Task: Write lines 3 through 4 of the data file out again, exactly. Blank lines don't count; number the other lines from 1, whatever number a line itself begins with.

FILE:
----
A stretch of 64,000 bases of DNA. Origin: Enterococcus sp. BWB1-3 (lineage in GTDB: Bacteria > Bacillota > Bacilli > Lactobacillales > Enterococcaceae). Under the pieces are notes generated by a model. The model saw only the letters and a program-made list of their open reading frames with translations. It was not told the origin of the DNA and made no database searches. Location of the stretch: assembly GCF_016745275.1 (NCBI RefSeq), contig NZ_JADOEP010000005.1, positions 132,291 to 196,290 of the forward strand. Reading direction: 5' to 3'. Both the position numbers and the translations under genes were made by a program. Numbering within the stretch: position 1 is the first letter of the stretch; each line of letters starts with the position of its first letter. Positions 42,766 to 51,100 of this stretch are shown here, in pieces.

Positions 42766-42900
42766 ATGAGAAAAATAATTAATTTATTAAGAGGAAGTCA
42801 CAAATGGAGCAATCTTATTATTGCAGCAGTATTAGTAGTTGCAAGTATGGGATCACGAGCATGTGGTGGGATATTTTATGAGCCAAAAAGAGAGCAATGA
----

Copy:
42766 ATGAGAAAAATAATTAATTTATTAAGAGGAAGTCA
42801 CAAATGGAGCAATCTTATTATTGCAGCAGTATTAGTAGTTGCAAGTATGGGATCACGAGCATGTGGTGGGATATTTTATGAGCCAAAAAGAGAGCAATGA